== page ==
Southeastern Section - 62nd Annual Meeting (20-21 March 2013)

Paper No. 4
Presentation Time: 9:05 AM


WEINSTEIN, David K.1, KLAUS, James S.2, SMITH, Tyler B.3, REID, R. Pamela1 and KIENE, William E.4, (1)Marine Geology and Geophysics, Rosenstiel School of Marine and Atmospheric Science, University of Miami, 4600 Rickenbacker Causeway, Miami, FL 33149, (2)Department of Geological Sciences, University of Miami, 1301 Memorial Drive, Coral Gables, FL 33146, (3)Center for Marine and Environmental Studies, University of the Virgin Islands, 2 John Brewer's Bay, St. Thomas, 00802, US Virgin Islands, (4)Southeast Gulf of Mexico and Caribbean Region, National Oceanic and Atmospheric Administration, Galveston, TX 77551,

Like their shallow counterparts, mesophotic coral reefs build intricate geomorphic structures that create vital habitats responsible for many potential ecological and economic benefits. While bioerosion is known to greatly influence the foundational components of shallow-water reefs, little is understood about this critical sedimentary process within mesophotic coral ecosystems. Coral rubble and previously deployed experimental coral substrates of similar composition, exposed for a period of 1 and 2 years, were collected at four MCE habitats and two shallower reefs south of St. Thomas, U.S. Virgin Islands. The collected samples were used to investigate the variability and potential impact of bioerosion on structurally distinct mesophotic habitats.

Following 2 years of exposure, significant variability in experimental substrate bioerosion rates were found between the shallowest (30.7 m) mesophotic reef habitat at -19.6 g/year and the mid-depth mesophotic habitats (39-50 m), averaging 0.534 g/year (SD = 3.01). Experimental substrate weight loss correlated with both decreasing seawater depth and increasing bioeroding parrotfish biomass. Coral rubble macroboring abundance was significantly less in shallow sites than in all coral dominated mesophotic habitats studied, and macroboring diversity was highest at shallow reefs. Study results lead us to conclude that substrate modification is generally dominated by: (1) grazing organisms, along with physical processes, in the shallow-water reefs; (2) grazing organisms (initially) and potential macroboring sponges (long-term) in shallow mesophotic habitats; and (3) macroboring sponges in mid-depth mesophotic habitats. Relatively homogeneous experimental substrate initial bioerosion rates at the deepest study sites suggest that the structural variability of mid-depth mesophotic reefs is mainly dependent on the local quantity, location, and exposure time of available in situ coral framework and coral rubble. These attributes are likely controlled by differences in coral growth rates, partial mortality, and current forces impacting macro-bored reef framework. This study provides one of the first comparisons of substrate modification between multiple mesophotic reef systems.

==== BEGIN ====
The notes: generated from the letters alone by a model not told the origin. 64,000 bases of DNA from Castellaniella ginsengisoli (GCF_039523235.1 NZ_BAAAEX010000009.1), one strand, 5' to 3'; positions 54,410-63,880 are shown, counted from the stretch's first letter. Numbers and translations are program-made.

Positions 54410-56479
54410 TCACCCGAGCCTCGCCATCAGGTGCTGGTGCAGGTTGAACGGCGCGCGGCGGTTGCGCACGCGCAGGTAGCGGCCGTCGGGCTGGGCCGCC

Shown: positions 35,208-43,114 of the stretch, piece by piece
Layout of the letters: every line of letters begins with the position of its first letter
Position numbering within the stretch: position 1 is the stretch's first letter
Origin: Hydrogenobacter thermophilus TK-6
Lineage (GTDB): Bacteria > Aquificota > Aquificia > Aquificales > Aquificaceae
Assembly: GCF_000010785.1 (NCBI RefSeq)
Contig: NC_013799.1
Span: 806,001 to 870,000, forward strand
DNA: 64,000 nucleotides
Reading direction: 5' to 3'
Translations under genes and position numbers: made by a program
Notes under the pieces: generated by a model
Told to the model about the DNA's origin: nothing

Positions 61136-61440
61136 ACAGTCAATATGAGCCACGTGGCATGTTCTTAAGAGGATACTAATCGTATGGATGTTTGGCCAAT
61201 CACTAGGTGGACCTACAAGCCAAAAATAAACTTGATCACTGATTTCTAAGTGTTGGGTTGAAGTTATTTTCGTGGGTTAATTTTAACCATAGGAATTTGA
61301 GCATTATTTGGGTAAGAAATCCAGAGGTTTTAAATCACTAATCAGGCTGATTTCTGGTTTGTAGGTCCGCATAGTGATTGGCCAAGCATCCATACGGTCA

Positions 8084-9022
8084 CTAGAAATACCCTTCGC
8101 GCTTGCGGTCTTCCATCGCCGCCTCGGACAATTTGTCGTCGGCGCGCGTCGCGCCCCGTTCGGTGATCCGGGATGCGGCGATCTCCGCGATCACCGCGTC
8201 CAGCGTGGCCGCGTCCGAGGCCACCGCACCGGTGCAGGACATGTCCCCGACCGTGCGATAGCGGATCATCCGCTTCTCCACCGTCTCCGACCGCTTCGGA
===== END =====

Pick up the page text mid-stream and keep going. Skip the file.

• Deeper Reef Bioerosion GSA1.pps (47.3 MB)